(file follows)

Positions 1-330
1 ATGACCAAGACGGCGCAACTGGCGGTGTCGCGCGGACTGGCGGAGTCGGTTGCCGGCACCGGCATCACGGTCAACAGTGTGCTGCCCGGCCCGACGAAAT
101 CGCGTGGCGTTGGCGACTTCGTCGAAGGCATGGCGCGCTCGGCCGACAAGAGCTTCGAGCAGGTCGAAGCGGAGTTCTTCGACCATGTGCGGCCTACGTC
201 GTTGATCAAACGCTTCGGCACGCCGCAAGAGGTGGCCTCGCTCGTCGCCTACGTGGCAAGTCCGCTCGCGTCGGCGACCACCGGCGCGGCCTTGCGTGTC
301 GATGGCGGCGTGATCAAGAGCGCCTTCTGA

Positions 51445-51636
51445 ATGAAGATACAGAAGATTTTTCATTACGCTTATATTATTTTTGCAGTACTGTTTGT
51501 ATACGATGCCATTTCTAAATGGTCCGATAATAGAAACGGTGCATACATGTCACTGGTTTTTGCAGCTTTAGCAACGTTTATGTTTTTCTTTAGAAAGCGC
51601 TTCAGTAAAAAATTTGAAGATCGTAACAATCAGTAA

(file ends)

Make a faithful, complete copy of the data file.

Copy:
Positions 1-330
1 ATGACCAAGACGGCGCAACTGGCGGTGTCGCGCGGACTGGCGGAGTCGGTTGCCGGCACCGGCATCACGGTCAACAGTGTGCTGCCCGGCCCGACGAAAT
101 CGCGTGGCGTTGGCGACTTCGTCGAAGGCATGGCGCGCTCGGCCGACAAGAGCTTCGAGCAGGTCGAAGCGGAGTTCTTCGACCATGTGCGGCCTACGTC
201 GTTGATCAAACGCTTCGGCACGCCGCAAGAGGTGGCCTCGCTCGTCGCCTACGTGGCAAGTCCGCTCGCGTCGGCGACCACCGGCGCGGCCTTGCGTGTC
301 GATGGCGGCGTGATCAAGAGCGCCTTCTGA

Positions 51445-51636
51445 ATGAAGATACAGAAGATTTTTCATTACGCTTATATTATTTTTGCAGTACTGTTTGT
51501 ATACGATGCCATTTCTAAATGGTCCGATAATAGAAACGGTGCATACATGTCACTGGTTTTTGCAGCTTTAGCAACGTTTATGTTTTTCTTTAGAAAGCGC
51601 TTCAGTAAAAAATTTGAAGATCGTAACAATCAGTAA